Financial operations are characterized by maintenance of sound reserves, a conservative approach to budget development, and timely revenue and spending adjustments. Fiscal policies governing multiyear planning, reserve retention, and use of surplus funds for capital and other one-time spending aid in steady operating performance. Fiscal 2009 ended with an anticipated $9 million fund balance reduction, offset by the county’s planned expenditures of $14 million for pay-as-you-go capital spending and $6 million towards OPEB liability funding. Despite the drawdown, unreserved fund balance levels at the conclusion of fiscal 2009 were a sound 11.2% of spending. The enacted fiscal year 2010 budget incorporated significant pay-go financing reductions and five days of employee furloughs to achieve minimal fund balance appropriation and maintenance of the county’s 5% rainy day fund. The county is on track to meet the budget and anticipates ending the fiscal 2010 year flat in the general fund. The adopted fiscal 2011 budget does not include any layoffs or furlough days.
The county’s long-established development zone has directed utility and other necessary infrastructure to well-defined zones, limiting expensive extensions to more rural areas, and the county has a history of solid pay-as-you-go capital financing. Harford County’s debt ratios are therefore expected to remain moderately low in spite of growth related needs fueled by the APG expansion. With this issue, overall debt totals approximately $2,272 per capita and 1.9% of market value. Payout is rapid, with 57% retired within 10 years. The $845 million capital improvement plan for fiscal years 2011-2016 prudently maintains debt service payments within the county’s 8% limit, in contrast to plans of previous years. The county’s significantly underfunded pension plans for sheriff and fire employees are the only debt profile characteristics that are below average for the rating category. While the county has fully funded its annual required contribution contributions for the past several years, overall funded rations are low for the rating category.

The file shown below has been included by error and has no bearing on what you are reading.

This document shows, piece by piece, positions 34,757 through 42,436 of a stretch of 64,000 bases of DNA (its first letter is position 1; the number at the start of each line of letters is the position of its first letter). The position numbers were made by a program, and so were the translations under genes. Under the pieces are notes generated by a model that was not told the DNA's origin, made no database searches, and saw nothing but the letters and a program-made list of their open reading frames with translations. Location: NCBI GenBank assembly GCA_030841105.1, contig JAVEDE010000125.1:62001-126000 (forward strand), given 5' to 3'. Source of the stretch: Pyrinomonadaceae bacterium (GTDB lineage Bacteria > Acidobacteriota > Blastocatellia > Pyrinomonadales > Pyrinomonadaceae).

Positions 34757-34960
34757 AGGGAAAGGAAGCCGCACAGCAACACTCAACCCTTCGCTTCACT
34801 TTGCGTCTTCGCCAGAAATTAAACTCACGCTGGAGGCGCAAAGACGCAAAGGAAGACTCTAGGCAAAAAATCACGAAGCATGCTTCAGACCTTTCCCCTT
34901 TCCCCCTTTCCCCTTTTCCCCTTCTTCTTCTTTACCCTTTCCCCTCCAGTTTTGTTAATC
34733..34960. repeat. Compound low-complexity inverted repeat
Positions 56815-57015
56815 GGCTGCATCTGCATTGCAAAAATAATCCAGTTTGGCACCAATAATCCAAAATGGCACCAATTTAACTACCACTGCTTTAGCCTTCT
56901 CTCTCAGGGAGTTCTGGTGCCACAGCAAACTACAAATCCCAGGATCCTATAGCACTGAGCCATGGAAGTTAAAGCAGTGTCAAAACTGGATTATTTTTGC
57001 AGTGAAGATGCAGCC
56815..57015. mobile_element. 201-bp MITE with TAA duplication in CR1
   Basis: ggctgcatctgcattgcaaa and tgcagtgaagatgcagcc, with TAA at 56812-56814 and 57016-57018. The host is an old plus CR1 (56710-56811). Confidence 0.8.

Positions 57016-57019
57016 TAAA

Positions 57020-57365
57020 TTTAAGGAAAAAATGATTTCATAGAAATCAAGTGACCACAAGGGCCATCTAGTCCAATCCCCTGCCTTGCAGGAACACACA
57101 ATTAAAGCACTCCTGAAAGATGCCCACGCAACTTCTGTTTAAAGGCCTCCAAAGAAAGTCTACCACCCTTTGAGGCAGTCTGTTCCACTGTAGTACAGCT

Fitch expects that pension contributions equal to or exceeding the annual required contribution should elevate the funding levels.
Considerations for Taxable/Build America Bonds Investors
The following sector credit profile is provided as background for investors new to the municipal market.
Local Government General Obligation Bonds.
The unlimited taxing power of most local government general obligation pledges is the broadest security a U.S. local government can provide to the repayment of its long-term borrowing, and therefore is the best indicator of its overall credit quality. The average local government general obligation rating is ‘AA’ with approximately 85% rated at or above ‘AA-‘ and 1% rated ‘BBB+’ or below. The relatively high ratings reflect local governments’ inherent strengths: the authority to levy property taxes, nonpayment of which can result in property foreclosures; additional taxing power that can include sales, utility, and income taxes; and essentiality of and lack of competition for services provided by local governments. Those with low investment-grade or below-investment-grade ratings generally have a combination of a limited or highly volatile economic base, high levels of long-term liabilities including debt and post-employment benefits, and/or unusually limited financial flexibility.